There are two important sources of bias: PCR amplification bias and gene density bias.
With short reads that only partially cover amplicons, it is important to trim the reads intelligently before making an abundance estimate. See global trimming.
Use the ‑sizeout option to create size annotations.
Abundance estimation by dereplication
These are questionable assumptions, but even if there are sequencing and/or amplification errors, using dereplication is often a good strategy. There isn't much we can do about PCR bias, because as far as I know, it isn't possible to predict PCR bias from primary sequence.
With errors due to sequencing and amplification (imperfect copying during PCR), some sequences fail to match, creating small spurious clusters (mostly singletons) and causing abundance of the true biological sequence to be underestimated. However, this may not be very harmful in practice for a couple of reasons.
1. The underestimate due to errors applies consistently to all clusters, and it is usually only ratios between abundances that are significant, not absolute values. The ratios between abundances of larger clusters should be reasonably stable against errors, and it is usually these abundances that are the most important.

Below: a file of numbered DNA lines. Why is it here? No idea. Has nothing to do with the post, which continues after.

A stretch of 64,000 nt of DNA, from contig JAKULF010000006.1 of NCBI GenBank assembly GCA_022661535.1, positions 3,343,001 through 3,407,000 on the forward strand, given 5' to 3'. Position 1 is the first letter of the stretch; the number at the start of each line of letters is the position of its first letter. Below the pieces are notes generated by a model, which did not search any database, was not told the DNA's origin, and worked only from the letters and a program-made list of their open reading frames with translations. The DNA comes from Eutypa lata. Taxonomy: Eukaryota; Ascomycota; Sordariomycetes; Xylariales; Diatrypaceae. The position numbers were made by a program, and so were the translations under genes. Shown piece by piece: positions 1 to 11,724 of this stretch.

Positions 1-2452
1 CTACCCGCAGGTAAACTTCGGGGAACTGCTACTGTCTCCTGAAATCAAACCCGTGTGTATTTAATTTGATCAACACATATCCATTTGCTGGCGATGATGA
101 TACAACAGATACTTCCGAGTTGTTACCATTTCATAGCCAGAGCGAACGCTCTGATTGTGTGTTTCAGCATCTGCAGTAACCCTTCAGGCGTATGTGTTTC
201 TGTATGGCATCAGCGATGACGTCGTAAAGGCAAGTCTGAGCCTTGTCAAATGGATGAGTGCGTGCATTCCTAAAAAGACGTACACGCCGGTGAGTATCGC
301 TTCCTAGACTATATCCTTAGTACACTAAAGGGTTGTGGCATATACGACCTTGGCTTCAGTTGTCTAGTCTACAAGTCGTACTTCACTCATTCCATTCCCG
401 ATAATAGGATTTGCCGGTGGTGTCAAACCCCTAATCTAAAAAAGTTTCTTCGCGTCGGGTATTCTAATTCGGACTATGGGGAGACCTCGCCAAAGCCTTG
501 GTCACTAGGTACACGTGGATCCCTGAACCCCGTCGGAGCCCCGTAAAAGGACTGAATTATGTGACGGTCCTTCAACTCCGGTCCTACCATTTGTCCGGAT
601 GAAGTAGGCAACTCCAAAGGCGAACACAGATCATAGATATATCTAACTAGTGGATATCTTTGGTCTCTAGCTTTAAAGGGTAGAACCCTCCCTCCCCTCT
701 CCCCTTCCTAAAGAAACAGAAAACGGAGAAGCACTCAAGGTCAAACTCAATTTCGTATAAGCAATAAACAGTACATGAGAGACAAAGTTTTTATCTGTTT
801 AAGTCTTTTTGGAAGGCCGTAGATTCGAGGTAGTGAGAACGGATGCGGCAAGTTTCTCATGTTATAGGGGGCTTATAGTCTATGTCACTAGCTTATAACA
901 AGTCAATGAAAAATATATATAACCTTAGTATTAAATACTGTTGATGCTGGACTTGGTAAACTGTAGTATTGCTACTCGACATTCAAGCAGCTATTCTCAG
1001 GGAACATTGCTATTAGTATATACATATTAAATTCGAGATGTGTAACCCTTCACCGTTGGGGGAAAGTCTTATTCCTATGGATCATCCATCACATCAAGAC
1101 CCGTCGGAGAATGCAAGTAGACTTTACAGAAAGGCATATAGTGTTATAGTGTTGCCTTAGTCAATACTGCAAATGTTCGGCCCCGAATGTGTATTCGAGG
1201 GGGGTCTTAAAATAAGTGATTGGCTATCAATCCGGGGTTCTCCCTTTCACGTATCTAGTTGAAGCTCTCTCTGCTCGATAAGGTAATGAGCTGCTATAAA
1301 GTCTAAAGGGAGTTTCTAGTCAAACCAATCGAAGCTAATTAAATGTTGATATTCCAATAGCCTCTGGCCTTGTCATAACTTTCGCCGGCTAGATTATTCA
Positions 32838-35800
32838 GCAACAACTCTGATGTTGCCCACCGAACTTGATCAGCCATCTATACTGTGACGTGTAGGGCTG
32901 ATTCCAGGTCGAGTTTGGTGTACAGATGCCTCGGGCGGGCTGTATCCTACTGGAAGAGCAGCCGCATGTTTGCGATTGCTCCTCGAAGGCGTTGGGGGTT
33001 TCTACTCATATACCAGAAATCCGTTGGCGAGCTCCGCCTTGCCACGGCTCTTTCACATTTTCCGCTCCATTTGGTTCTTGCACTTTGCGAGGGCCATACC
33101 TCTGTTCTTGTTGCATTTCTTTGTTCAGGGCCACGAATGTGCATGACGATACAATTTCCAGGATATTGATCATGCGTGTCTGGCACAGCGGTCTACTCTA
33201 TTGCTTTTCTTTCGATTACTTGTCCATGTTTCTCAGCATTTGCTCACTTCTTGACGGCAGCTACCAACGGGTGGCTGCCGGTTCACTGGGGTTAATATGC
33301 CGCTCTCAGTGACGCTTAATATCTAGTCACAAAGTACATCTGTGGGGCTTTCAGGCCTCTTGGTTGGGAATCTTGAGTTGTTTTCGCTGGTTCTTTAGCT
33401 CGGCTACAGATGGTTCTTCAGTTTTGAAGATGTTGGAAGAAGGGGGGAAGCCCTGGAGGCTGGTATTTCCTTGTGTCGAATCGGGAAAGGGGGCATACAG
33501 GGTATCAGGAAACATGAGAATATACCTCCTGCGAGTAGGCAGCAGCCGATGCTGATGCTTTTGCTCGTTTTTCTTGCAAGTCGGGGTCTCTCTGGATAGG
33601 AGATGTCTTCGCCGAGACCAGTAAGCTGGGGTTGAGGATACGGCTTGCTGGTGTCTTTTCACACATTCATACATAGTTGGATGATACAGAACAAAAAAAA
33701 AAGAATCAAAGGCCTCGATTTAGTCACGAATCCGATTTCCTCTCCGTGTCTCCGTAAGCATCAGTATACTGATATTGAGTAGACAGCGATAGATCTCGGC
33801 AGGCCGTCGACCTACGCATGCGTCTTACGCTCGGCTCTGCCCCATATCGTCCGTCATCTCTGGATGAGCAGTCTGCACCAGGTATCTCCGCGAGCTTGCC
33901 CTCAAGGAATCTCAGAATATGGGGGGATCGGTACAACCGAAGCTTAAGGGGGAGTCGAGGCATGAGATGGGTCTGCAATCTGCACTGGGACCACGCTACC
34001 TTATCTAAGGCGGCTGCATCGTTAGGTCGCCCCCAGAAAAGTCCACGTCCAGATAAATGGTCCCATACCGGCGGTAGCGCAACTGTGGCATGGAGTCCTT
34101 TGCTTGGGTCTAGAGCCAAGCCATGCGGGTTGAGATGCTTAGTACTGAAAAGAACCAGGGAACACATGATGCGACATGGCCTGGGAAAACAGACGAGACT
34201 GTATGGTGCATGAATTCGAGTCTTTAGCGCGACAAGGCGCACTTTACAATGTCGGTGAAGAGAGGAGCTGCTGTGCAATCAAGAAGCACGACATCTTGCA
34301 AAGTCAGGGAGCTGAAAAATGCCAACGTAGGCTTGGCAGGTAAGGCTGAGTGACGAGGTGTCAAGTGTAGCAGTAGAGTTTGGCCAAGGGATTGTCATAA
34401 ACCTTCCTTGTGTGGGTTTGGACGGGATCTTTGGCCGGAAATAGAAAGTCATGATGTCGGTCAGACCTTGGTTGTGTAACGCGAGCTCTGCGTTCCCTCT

2. The small, spurious clusters due to errors may be ignored or merged into the correct cluster in a post-processing step. In the case of uchime_denovo, the most important aspect of abundance estimation is that potential parents have higher abundances than their chimeras. Amplicons that are sufficiently abundant to be parents will usually also have enough error-free reads to give a large cluster. In the case of UCLUST, sequences with errors will tend to be merged into their correct cluster.
Abundance estimation by clustering
Example using dereplication
usearch -derep_prefix reads.fasta -output uniques.fasta -sizeoout
Example using clustering
usearch -cluster_fast reads.fasta -id 0.99 -consout cons.fasta -sizeoout